The books I read back then covered a lot of bases, I thought; I tend to research thoroughly, even if I have a feeling I won’t like the source, so I read the very hard-core school-at-home Evangelical Christian homeschooling activists, Charlotte Mason, Jessie Wise/Susan Wise Bauer, Montessori, Steiner, Holt, etc. Augmented by what I had learned in educational policy and psych courses about child development, the history of education in the US, I felt like our plan needed to be classical education with an extra heaping of rigor. I was bent on educating my child in a way that was rigorous but developmentally appropriate, toughening but emotionally edifying, demanding but relaxed. I was doomed.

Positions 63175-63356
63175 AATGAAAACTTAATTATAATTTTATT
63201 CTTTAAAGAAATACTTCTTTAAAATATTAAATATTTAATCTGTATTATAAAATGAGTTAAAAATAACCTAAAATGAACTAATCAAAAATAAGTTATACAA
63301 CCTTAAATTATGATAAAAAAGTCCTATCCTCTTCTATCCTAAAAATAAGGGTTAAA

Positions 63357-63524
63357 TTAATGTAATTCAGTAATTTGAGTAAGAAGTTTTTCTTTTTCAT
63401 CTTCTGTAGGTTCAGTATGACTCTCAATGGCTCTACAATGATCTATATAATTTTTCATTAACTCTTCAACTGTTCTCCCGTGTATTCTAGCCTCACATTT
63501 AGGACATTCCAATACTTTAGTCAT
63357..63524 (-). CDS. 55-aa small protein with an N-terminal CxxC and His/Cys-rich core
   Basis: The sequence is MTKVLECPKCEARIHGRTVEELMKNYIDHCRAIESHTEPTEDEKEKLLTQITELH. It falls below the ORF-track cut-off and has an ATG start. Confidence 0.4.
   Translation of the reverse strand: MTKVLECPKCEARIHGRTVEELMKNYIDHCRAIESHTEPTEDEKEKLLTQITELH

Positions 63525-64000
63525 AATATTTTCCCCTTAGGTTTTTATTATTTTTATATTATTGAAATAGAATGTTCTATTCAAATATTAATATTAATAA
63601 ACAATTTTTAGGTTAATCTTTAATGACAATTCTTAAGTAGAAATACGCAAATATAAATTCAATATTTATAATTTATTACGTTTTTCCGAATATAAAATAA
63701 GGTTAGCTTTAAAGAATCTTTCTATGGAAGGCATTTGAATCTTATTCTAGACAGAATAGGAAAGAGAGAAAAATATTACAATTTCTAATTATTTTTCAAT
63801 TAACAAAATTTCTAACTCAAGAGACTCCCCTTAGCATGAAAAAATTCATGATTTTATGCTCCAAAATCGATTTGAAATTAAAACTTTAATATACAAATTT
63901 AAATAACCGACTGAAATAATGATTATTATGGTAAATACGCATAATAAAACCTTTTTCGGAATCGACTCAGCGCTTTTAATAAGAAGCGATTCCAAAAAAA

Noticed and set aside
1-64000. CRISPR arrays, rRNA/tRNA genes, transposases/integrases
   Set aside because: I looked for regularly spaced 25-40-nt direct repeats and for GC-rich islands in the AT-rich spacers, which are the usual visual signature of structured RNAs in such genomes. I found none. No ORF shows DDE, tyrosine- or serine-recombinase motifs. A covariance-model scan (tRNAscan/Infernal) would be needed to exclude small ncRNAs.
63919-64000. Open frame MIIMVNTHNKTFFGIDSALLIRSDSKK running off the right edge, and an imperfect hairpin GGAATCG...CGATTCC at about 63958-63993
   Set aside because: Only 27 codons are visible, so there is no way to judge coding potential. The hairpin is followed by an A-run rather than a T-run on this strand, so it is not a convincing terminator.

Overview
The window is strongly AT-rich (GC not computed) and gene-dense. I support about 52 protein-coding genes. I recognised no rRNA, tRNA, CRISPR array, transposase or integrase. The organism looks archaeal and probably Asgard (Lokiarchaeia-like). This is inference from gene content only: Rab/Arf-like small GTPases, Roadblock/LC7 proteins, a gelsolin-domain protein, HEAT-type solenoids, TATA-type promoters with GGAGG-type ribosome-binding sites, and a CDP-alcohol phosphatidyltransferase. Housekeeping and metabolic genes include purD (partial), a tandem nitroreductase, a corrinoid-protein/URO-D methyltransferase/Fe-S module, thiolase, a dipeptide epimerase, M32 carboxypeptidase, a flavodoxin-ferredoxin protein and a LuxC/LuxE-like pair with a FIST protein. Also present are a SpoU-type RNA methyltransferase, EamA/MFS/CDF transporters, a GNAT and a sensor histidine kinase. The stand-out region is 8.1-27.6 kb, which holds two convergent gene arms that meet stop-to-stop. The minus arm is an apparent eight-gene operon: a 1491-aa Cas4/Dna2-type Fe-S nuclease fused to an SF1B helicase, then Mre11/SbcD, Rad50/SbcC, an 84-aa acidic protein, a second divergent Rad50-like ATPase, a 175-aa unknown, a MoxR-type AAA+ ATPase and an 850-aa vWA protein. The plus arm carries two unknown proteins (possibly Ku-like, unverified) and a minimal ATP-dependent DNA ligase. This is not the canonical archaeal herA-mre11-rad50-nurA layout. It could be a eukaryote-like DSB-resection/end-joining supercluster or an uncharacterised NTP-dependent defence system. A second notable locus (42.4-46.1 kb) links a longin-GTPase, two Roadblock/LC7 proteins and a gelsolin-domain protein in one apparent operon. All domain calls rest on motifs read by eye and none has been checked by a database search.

Whenever one sets out to plan and then execute a plan, it is easy to make the perfect the enemy of the good. In my head, I don’t believe I even set out to reach ideals. I just wanted all the education, and like a maternal version of Veruca Salt on behalf of my child, I wanted it now.
I chilled out a little bit when I realized this was preschool we were talking about. I settled on Sonlight, which at the time was basically the best you could get in a prepackaged classical curriculum that was Christian but still included living books a la Charlotte Mason.